This upcoming week, after returning home from being out of town, I’m looking forward to seeing The Trip to Italy, the sequel to Michael Winterbottom’s gut-wrenchingly funny and unexpectedly poignant, The Trip (2010) starring Steve Coogan and Rob Brydon, as themselves. But I’m nervous. I’m nervous that it will be a disappointment; a rehashed, overdone, paler reflection of what made the original so good. A spontaneous-feeling effort, The Trip was a genuine surprise. Marketed as nothing more than a comedy surrounding two friends making celebrity impressions and eating delicious food (which it definitely is in many ways), it becomes a meditation on friendship, fatherhood, and a reconciliation of aging.
It’s simple. It’s effective. And it brings me back to my first point. I would be excited to see this, not only happen again, but also be expanded. The reason I find myself loving “good” TV, is because I become attached to characters. I want to see them every week. I want to spend more time with Coogan and Brydon as these characters. Yet precedence has told me, this won’t be the case. My expectations have been systematically lowered by an industry that fears risk, rewards orthodoxy, and repeats its successes ad nauseum until they become its failures.
In May 2013, the New York Times published an article entitled, “Solving Equation of a Hit Film Script, with Data.” The articles focuses on a former statistics professor named Vinny Bruzzese, who, for $20,000 a pop will analyze a screenplay and run it through a series of tests. Bruzzese uses focus groups and compares the content of the script with the generated revenue of similar pre-existing films. The article cites things as specific as bowling scenes and summoned demons as determined factors in box-office duds. This development is perhaps inevitable in a world where facebook silently rummages through a person’s search history in order to gear advertisements to them or where all conversational questions can be quelled with the browsing of various apps and the internet on an iPhone. We’ve killed the element of surprise, and by proxy, the artistry that comes with it.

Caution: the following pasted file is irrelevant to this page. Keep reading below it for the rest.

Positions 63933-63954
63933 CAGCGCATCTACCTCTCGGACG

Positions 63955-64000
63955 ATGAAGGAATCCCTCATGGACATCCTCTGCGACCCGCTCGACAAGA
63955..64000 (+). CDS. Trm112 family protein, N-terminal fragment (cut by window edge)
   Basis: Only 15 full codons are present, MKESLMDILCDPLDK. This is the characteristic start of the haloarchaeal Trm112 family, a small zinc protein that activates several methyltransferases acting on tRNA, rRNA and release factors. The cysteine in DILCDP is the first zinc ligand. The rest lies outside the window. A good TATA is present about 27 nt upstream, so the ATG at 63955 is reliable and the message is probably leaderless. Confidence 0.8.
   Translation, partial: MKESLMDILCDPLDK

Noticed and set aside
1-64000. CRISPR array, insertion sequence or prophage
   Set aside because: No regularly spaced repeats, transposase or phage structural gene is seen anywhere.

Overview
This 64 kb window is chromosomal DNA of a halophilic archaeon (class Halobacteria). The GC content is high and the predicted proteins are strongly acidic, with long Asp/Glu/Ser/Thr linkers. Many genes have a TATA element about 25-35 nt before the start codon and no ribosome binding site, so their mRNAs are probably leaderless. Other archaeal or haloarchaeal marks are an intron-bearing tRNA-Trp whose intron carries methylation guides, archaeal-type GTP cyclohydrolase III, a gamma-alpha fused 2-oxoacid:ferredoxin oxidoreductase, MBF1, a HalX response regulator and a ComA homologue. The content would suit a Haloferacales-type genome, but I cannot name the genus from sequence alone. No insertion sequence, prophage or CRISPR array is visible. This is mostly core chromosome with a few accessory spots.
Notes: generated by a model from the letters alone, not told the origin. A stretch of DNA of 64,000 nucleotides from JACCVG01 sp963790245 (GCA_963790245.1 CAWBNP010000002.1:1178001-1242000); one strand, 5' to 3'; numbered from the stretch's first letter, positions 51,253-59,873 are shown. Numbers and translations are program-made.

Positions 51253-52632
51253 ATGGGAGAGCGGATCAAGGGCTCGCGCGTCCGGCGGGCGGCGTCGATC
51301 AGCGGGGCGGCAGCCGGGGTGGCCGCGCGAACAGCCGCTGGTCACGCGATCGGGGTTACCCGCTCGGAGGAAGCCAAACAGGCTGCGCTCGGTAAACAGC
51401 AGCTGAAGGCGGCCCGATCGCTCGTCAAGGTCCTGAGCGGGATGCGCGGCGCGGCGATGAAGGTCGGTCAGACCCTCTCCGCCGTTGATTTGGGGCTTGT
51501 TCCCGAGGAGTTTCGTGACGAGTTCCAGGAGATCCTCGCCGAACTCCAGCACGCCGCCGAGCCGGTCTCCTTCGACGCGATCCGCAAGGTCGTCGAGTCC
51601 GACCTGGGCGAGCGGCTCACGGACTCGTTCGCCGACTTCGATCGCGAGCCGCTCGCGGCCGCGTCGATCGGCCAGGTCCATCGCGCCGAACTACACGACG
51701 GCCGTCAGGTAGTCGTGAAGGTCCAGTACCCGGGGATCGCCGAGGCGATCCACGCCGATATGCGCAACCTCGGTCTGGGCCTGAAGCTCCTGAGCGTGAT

I’ve grown up in a time where people and writers alike have criticized my generation (i.e. the millennials, as every piece on the subject is quick to prescribe) as the harbingers of the apocalypse, the picture of laziness, indulgence, and detachment. It is with these frustrating articles in reference that I do not mean for this post to be preachy or curmudgeony. It is only to say, that as we turn to the film industry, an industry that is undeniably under more financial pressure than most art forms, that we acknowledge it will not be saved by safety but by revolution. As movies subscribe to Bruzzese’s formulas and become increasingly homogenized, we must ask ourselves do we want to recreate hits or do we want to spearhead unforeseen innovations?
If the industry is drowning, I’d rather try to swim than wait for a lifeboat that may never come. The Trip modestly proved that this revolution is possible. I’ll have to wait until next week to see if The Trip to Italy can continue the fight.